Livestock Committee Chairman's Blog - 25 April 2019

I was recently in Brussels to attend meetings with other European farming unions to discuss the beef sector. I think I surprised everyone, including my wife Jan, that I was able to make it there and back all on my own writes Livestock Committee Chairman Jimmy Ireland.

I visited the NFU Scotland office in Brussels, which we run jointly with the other UK farming unions and was impressed by the knowledge and insight available from the professional policy staff that work there on our behalf. It was good to talk to them and colleagues from across the UK about the challenges facing the sector now.

Of course, no trip to Brussels would be complete without significant discussion on Brexit, and that was at the front of everyone’s minds. However, politics didn’t stop us from addressing the matters at hand.

At the meeting involving all European farming unions, we received a presentation from a French research institute, Institut de l'Elevage, about the opportunities for the sector to address climate change and recognising the positive contribution that could be made through improvements in the sector.

It is worth pointing readers towards our Environment Policy Manager Andrew Midgley’s recent blog on how agriculture can provide the solutions to address climate change:

Farmers across Europe also discussed the impact of the drought which hit much of the continent last year. I made the point that droughts are uncommon for us in Scotland but that, when the rain stops falling, we can begin to feel the impacts rapidly, as some parts of the country found out last year.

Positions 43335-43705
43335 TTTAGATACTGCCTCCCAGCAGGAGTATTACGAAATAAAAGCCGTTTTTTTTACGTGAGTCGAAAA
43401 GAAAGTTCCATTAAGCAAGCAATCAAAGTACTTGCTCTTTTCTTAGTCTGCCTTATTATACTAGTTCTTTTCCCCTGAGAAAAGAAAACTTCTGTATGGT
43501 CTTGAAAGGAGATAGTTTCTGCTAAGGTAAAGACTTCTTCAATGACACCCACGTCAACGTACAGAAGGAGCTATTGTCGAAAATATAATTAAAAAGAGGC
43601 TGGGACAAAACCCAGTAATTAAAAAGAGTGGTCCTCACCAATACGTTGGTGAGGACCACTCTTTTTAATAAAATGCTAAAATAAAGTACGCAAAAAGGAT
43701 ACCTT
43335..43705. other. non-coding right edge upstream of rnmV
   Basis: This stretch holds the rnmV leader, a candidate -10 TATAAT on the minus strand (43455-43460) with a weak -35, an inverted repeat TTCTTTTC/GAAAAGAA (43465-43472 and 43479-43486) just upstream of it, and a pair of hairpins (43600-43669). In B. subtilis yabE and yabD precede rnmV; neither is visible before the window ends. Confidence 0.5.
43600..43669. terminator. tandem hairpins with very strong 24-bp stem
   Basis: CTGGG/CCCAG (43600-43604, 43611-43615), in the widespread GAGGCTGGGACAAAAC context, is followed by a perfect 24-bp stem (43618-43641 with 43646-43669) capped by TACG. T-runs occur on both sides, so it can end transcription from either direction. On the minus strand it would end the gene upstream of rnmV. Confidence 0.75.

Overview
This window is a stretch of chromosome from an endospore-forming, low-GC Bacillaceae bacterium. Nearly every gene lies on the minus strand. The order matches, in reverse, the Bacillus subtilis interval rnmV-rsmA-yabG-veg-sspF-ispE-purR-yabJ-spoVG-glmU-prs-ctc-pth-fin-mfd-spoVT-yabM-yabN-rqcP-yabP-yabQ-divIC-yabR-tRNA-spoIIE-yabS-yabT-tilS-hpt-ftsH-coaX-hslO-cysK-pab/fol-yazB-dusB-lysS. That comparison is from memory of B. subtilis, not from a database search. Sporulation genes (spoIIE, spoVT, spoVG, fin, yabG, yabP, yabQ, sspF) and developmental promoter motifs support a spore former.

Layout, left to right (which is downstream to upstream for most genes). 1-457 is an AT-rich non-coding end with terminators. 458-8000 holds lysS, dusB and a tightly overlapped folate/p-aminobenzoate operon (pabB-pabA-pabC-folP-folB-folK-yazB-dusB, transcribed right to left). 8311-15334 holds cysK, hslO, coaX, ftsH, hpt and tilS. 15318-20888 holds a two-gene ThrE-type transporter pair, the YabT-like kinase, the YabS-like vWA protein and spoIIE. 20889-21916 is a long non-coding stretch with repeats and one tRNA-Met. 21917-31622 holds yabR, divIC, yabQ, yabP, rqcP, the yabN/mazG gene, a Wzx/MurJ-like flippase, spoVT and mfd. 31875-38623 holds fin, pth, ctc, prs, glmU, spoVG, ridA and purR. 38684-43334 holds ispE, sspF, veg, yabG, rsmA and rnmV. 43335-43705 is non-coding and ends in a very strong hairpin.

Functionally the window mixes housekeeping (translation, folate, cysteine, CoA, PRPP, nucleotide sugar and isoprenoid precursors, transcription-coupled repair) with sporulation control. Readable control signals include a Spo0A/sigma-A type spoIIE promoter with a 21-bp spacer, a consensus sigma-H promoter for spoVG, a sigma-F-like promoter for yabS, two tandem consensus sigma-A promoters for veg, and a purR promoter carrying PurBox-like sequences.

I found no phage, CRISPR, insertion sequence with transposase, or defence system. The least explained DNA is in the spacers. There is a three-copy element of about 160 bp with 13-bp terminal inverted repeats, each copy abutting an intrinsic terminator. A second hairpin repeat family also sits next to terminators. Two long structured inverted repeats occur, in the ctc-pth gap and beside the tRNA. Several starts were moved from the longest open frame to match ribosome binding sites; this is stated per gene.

The European beef sector was united in our concern that the European Commission is continuing its negotiations with the South American trading bloc Mercosur with the hopes of a trade deal. Our message is clear – any additional access for South American beef in to the European market would be unacceptable as it would challenge farm incomes and food security.

On the second day of our trip to Brussels I attended a discussion between farming groups and the European Commission.

At this meeting the Commission explained the steps it’s taking to tackle unfair trading practices and provide greater market transparency – it’s fair to say that they’ve learned about from the Groceries Code Adjudicator in the United Kingdom.

You can find out more here:

I would stress though that attending these meetings at a time when the UK is expected to leave the European Union left me feeling like I was in limbo.

I was eager to contribute to discussions but left unsure of how relevant our views are to our French and German counterparts and how relevant the future direction of the European Union would be to farmers and crofters here in Scotland.

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